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ORIGINAL ARTICLE
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Acute symptomatic seizures due to metabolic derangements in pediatrics


 Department of Paediatric Neurology, Institute of Child Health and Institute of Neurology, Madras Medical College, Chennai, India

Date of Submission02-Oct-2020
Date of Decision27-Dec-2020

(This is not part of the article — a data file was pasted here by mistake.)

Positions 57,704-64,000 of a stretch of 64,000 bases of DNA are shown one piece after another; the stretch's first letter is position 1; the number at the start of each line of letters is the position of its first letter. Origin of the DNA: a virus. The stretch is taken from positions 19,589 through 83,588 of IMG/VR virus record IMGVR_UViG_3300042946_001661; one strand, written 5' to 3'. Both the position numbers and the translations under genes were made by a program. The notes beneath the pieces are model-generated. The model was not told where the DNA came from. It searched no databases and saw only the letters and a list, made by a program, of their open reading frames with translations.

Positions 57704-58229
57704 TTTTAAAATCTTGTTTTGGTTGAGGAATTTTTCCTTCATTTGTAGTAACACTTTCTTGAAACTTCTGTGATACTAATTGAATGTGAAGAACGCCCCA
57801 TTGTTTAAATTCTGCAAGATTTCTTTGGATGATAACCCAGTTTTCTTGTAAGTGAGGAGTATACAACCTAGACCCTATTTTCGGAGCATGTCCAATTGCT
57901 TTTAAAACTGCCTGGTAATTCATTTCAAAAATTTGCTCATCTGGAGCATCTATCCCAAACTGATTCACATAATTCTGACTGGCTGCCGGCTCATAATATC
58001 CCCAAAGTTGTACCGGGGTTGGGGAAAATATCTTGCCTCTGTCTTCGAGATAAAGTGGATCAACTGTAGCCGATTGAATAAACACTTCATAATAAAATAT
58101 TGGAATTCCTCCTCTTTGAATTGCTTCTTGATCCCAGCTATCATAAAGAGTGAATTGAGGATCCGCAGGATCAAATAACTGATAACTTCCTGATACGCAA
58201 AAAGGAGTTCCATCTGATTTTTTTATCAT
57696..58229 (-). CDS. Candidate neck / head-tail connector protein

Date of Acceptance11-Apr-2021
Date of Web Publication11-Oct-2021

Correspondence Address:
Leema P Cornelius,
Department of Paediatric Neurology, Institute of Child Health and Hospital for Children, Egmore, Chennai, Tamilnadu.
India
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Source of Support: None, Conflict of Interest: None

DOI: 10.4103/jpn.JPN_258_20

 

   Abstract